Out of hospital birth has been embraced by many natural mamas and is increasing in popularity… again!​

is out of hospital birth safe journey birth center texas. image of midwife catching baby as a mother gives birth in water embraced by husband.

Out of hospital birth was the norm until the early part of the 20th century when women started going to the hospital (and sometimes not making it there!) to give birth. So out of hospital birth is the traditional way of birthing a baby but, is it safe?

Birth Center and Home Birth is a safe choice for most women

Studies are piling up that show out of hospital birth is very safe for low risk women. In fact, British regulators are urging women to consider out of hospital birth because home and birth center birth can be safer than a hospital birth for many women. But how?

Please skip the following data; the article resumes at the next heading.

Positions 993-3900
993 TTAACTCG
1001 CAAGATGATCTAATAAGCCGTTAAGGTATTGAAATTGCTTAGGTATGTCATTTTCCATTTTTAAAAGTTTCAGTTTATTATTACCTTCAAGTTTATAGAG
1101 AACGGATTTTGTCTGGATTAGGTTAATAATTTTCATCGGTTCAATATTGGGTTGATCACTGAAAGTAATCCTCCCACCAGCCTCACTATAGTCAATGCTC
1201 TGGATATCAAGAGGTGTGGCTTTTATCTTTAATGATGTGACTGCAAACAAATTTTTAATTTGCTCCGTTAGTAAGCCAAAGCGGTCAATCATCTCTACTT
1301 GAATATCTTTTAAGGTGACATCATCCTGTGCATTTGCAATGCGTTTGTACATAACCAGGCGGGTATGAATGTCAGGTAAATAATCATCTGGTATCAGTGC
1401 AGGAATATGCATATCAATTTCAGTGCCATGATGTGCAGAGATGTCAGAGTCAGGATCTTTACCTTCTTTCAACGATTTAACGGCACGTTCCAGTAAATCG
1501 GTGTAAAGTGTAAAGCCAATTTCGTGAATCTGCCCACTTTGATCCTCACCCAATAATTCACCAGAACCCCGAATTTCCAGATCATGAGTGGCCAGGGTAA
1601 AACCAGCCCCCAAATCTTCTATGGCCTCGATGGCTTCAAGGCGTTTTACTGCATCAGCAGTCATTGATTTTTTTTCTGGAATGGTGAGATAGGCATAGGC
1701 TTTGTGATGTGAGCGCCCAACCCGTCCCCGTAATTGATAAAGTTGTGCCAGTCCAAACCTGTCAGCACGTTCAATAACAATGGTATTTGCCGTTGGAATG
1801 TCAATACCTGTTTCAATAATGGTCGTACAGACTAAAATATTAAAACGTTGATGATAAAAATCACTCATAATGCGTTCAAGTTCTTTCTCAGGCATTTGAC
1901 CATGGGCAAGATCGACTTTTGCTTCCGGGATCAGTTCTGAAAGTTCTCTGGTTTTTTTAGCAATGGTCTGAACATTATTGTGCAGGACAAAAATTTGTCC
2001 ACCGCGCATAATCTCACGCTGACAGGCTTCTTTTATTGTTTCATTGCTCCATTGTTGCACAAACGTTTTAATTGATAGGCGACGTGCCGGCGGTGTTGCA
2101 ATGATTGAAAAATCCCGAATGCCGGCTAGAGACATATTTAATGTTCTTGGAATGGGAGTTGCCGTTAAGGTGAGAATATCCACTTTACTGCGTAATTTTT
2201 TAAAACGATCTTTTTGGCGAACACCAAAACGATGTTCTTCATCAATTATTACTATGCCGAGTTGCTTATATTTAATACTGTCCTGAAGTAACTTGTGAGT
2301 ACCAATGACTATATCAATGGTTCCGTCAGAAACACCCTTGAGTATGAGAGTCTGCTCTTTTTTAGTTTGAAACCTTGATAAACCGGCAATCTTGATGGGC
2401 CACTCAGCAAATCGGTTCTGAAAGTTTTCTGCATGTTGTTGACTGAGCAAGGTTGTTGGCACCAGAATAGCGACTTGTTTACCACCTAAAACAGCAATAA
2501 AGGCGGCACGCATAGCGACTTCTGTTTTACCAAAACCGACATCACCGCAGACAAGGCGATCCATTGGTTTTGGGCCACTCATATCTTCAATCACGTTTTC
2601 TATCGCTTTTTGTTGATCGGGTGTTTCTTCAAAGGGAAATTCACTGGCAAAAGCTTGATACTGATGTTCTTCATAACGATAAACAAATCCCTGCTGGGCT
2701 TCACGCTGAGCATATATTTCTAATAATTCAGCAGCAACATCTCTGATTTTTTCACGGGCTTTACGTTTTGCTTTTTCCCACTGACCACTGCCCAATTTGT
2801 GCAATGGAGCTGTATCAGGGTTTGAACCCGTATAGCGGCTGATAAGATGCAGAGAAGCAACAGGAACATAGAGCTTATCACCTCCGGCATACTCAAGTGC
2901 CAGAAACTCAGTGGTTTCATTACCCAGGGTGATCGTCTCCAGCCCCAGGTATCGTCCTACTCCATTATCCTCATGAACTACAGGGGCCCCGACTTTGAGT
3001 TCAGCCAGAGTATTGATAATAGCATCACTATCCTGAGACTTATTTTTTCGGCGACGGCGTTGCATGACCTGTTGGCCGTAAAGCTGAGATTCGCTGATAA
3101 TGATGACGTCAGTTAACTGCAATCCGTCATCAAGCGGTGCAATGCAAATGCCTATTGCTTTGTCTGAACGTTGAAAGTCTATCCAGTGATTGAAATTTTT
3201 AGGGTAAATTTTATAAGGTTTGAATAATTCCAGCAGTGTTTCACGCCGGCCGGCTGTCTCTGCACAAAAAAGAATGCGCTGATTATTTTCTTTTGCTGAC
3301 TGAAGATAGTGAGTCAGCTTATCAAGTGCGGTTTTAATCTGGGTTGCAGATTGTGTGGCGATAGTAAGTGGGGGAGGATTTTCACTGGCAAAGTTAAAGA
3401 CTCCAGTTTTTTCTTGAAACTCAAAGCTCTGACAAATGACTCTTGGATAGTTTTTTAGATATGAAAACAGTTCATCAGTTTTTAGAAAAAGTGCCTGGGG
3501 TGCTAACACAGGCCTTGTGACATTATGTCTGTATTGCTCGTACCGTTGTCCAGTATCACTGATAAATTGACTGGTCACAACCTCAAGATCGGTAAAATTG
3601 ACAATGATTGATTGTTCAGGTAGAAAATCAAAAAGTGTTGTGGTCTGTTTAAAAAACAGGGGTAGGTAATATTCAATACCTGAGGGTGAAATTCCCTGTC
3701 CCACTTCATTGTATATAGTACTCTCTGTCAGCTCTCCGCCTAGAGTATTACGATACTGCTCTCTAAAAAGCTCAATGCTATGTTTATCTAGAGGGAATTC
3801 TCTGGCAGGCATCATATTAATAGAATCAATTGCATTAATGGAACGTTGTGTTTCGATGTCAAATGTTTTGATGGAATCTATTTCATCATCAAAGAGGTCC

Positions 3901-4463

Midwifery care lowers the risk for interventions

Midwifery care has been shown to lower the risk of medical interventions for low risk women. One reason may be that fear of childbirth slows labor (more about this later). Being in a home-like environment without beeps and wires, can help mom to relax and feel safe. Another reason is that individualized care is simply better. Midwifery care is evidence based care which is very different from the standard care of US hospitals. Evidence based care doesn’t routinely rupture membranes, induce without clear cause, or inhibit mom from moving or eating and drinking. None of these interventions are evidence based yet hospitals routinely perform them. And finally, hospitals have protocol and policies. It’s difficult for staff to give individual care when they have to adhere to these guidelines. Hospitals are businesses that need to function profitably. Birth is sometimes slow and always unpredictable. Keeping labor on a timeline helps keep things moving along. While midwifery care for home birth or birth center birth do have policies, procedures, and state laws to adhere to, it is individualized and encourages labor to begin on it’s own and progress on it’s own, at it’s own rate as long as mother and baby remain healthy and well.